Key departmental publications, e.g. annual reports, budget papers and program guidelines are available in our online archive.
Much of the material listed on these archived web pages has been superseded, or served a particular purpose at a particular time. It may contain references to activities or policies that have no current application. Many archived documents may link to web pages that have moved or no longer exist, or may refer to other documents that are no longer available.
Department of the Environment and Heritage, November 2004
As Chair of the National Turtle Recovery Group, I am pleased to welcome you to another edition of the Marine Turtle Recovery Newsletter.
This edition underscores the special importance of turtles to Indigenous peoples and highlights actions underway in northern Australia to protect marine turtles. Non-Indigenous Australians are often unaware of the integral role marine turtles play in the culture, spirituality and economy of many coastal Aboriginal and Torres Strait Islander communities. Few recognise the wealth of successful work by Indigenous communities to help protect turtle populations, nor the valuable traditional knowledge they bring. Governments are recognising the need to support work by Indigenous communities, and this newsletter details some successful partnerships between Indigenous communities and governments.
Articles in this issue also cover scientific research findings and regional management initiatives. I hope that this mix of articles will inform readers, and also encourage people to become involved in efforts to ensure that turtles are around for future generations to enjoy. This newsletter will also be available on the DEH website (http://www.deh.gov.au/coasts/publications/turtle-newsletter/index.html)
Marine turtles are spiritually, culturally and economically important to many coastal Indigenous communities. This importance is reflected in the deep traditional knowledge of turtle ecology that these communities have developed through their long association with marine turtles.
Marine turtles are spiritually significant and feature in creation stories. Turtle images frequently appear in the art of many coastal communities. Both the meat and eggs of turtles are important foods in many areas. The activities surrounding the consumption of turtle products form part of a continuous cultural practice. The hunting of turtles may express the continuance of a long cultural tradition, which incorporates the social sharing of the animal according to traditional kinship protocols. Additionally, a young man's first hunt may also be an important part of his progression from boyhood to manhood.
Given the significance of turtles, it is very important for many coastal Aboriginal and Torres Strait Islander communities that the populations of these animals are protected for future generations. Traditional protocols that determined who could catch and butcher turtles or that restricted the take of eggs and seasonally closed beaches and hunting areas have ensured the future of turtles for generations. However, new threats to turtles, such as accidental take in fishing nets, predation of nests by feral animals, and entanglement in marine debris, have reduced turtle populations. Coupled with this, there may be an increase in the number of marine turtles being hunted by some Indigenous communities. So today, many Indigenous communities are working to adapt the management of the resources they are dependant upon to ensure traditional use of turtles can continue while protecting the species.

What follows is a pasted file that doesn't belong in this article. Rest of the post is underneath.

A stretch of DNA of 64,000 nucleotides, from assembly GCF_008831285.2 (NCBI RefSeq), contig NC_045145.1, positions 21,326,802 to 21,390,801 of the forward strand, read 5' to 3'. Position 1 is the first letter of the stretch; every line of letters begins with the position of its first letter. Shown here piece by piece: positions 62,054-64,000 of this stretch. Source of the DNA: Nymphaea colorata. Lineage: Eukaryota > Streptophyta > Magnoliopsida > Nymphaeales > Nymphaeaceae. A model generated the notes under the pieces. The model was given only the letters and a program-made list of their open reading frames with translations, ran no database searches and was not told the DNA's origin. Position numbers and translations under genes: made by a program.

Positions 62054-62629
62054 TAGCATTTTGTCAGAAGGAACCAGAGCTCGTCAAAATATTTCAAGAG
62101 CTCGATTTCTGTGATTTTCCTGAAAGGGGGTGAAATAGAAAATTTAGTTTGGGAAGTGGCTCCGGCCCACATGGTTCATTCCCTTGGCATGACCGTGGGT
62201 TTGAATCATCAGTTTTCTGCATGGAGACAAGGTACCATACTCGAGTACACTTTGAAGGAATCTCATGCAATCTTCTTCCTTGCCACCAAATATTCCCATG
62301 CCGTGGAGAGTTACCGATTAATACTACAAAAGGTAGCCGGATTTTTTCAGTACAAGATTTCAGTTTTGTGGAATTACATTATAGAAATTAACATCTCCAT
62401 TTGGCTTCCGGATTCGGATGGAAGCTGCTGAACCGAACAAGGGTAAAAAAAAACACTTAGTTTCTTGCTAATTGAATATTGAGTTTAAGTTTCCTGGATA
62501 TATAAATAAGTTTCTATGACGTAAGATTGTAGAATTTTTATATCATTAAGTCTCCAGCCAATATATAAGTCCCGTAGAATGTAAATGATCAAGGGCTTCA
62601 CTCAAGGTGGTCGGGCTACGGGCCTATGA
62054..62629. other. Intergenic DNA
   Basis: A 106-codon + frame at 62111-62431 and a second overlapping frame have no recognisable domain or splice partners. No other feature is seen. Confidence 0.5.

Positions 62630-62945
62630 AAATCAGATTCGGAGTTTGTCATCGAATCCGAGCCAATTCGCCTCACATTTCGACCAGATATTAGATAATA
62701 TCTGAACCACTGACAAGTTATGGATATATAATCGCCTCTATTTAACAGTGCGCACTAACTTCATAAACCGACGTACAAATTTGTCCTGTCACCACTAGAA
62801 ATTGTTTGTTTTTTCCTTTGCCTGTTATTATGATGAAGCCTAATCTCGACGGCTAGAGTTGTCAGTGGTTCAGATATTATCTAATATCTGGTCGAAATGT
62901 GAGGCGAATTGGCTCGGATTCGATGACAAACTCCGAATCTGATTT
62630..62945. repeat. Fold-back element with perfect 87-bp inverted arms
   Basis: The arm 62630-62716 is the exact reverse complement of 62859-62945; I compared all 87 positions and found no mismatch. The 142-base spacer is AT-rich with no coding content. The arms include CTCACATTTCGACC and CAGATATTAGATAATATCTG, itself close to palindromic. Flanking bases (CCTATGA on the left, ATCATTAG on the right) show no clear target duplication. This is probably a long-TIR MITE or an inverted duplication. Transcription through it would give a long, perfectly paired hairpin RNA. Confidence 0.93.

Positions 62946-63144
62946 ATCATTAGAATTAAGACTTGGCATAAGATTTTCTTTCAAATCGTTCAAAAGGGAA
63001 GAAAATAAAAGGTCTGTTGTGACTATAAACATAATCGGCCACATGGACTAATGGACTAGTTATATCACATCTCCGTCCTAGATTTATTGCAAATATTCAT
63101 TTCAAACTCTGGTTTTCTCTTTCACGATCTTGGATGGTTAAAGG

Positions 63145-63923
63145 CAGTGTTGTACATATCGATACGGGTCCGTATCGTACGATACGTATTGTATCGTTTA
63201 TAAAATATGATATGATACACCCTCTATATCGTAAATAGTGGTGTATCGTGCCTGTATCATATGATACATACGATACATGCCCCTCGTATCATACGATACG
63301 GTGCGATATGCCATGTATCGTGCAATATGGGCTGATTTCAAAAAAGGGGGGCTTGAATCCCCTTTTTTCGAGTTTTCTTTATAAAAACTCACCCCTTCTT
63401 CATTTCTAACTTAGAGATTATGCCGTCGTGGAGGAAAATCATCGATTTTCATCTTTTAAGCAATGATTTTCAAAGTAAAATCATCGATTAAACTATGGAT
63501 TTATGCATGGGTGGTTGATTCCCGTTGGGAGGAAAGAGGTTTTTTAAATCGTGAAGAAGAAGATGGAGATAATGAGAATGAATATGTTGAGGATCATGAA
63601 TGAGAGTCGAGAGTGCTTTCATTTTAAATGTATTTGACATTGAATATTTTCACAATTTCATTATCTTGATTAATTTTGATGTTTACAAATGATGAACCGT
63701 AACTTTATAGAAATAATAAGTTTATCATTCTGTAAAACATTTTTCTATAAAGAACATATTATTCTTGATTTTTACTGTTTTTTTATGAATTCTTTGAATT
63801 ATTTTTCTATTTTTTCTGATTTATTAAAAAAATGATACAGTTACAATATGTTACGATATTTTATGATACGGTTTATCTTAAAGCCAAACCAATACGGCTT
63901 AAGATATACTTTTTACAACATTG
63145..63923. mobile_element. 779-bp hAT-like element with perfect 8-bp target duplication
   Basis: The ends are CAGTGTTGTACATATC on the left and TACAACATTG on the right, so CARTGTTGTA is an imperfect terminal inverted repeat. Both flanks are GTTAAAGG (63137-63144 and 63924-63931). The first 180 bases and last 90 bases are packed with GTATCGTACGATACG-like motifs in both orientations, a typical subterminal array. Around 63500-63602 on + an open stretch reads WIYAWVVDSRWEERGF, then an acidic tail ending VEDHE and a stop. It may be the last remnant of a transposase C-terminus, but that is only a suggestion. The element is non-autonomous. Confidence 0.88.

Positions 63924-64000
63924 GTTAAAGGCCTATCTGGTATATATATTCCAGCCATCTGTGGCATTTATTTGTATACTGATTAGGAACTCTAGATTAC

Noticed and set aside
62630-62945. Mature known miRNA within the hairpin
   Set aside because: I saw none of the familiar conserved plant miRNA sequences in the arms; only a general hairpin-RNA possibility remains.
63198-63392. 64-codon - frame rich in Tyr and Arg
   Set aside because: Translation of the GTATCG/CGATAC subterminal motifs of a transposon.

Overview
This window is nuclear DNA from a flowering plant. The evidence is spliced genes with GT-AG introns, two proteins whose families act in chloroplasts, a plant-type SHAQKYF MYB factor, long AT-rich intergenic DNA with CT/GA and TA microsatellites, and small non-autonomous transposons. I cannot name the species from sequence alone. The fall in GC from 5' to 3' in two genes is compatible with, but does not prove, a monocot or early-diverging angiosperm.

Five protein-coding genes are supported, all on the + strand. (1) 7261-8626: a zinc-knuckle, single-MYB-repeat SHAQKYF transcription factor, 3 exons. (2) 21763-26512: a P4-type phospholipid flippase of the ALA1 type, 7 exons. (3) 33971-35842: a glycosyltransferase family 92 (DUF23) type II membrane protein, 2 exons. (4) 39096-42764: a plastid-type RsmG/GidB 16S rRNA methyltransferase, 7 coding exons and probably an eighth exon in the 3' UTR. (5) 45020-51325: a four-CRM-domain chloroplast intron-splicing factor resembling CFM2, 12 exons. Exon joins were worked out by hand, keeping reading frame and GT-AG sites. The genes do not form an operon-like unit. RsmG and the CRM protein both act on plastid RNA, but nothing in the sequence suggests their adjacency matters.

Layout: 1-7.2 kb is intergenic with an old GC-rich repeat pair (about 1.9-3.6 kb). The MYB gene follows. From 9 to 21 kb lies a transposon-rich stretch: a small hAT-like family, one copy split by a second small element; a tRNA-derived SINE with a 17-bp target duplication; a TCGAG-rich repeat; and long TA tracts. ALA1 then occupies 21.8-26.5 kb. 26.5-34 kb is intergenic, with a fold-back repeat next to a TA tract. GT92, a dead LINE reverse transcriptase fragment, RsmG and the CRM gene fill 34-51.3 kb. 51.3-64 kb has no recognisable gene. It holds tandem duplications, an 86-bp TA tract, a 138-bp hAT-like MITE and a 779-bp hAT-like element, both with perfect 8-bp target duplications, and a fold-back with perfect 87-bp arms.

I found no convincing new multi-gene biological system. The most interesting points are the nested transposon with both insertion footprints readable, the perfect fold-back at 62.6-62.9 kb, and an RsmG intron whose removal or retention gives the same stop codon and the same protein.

Traditional Indigenous Artwork by Joey Laifoo
Australian waters provide habitat for six of the world's seven known marine turtle species. Marine turtles developed from land-dwelling ancestors and, as a result of this, they have air-breathing lungs and must return to land to lay their eggs on beaches.
The eggs, which are laid in covered, sandy nests, develop into hatchlings. The temperature of the nest determines the hatchling's sex. When the hatchlings emerge they head towards the low light on the horizon. Hatchlings then travel into the open ocean where they drift and feed for three to seven years (or up to 15 years in the case of loggerhead turtles). At this stage, most turtles settle near inshore feeding grounds. Leatherback turtles and flatback turtles are exceptions. Flatback hatchlings are not thought to leave the Australian continental shelf and leatherback turtles spend most of their life in the open ocean. Turtles grow slowly and may take from 30 to 50 years to reach sexual maturity.
Once mature, turtles migrate back to their breeding area, which may be as far as 3000 km away from their feeding ground. Female turtles always return to the same breeding ground, which is thought to be in the region of their birth. Individuals will only breed once every two to seven years. During seasons when they do breed, females will lay several clutches of eggs. Green turtles, for example, lay around six clutches at approximately two weekly intervals. Each nest will contain around 100 ping-pong sized, white, leathery eggs.